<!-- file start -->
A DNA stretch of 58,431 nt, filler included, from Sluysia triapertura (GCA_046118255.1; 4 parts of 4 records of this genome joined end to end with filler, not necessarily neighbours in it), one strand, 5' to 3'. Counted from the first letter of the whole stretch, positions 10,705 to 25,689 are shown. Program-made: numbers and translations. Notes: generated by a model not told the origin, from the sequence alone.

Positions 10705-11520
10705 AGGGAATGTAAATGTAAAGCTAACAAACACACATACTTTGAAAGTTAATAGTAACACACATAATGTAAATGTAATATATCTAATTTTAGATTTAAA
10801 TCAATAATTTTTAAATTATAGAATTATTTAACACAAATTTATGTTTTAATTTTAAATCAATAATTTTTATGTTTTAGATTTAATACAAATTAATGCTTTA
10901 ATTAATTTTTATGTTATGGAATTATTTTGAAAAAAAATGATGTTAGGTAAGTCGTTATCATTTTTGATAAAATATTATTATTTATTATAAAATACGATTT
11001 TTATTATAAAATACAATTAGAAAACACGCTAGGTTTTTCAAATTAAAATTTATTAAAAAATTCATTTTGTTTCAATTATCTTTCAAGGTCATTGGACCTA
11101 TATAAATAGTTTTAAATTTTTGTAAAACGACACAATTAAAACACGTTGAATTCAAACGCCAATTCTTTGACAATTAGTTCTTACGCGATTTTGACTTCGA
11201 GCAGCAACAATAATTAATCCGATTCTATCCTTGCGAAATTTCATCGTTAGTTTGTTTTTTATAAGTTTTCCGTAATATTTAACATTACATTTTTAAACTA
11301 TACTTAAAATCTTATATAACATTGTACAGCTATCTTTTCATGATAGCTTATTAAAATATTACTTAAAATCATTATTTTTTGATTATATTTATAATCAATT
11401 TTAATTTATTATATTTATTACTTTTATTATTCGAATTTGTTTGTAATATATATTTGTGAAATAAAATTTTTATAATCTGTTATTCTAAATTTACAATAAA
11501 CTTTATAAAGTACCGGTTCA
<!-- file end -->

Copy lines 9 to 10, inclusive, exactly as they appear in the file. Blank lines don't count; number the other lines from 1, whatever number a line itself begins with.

11301 TACTTAAAATCTTATATAACATTGTACAGCTATCTTTTCATGATAGCTTATTAAAATATTACTTAAAATCATTATTTTTTGATTATATTTATAATCAATT
11401 TTAATTTATTATATTTATTACTTTTATTATTCGAATTTGTTTGTAATATATATTTGTGAAATAAAATTTTTATAATCTGTTATTCTAAATTTACAATAAA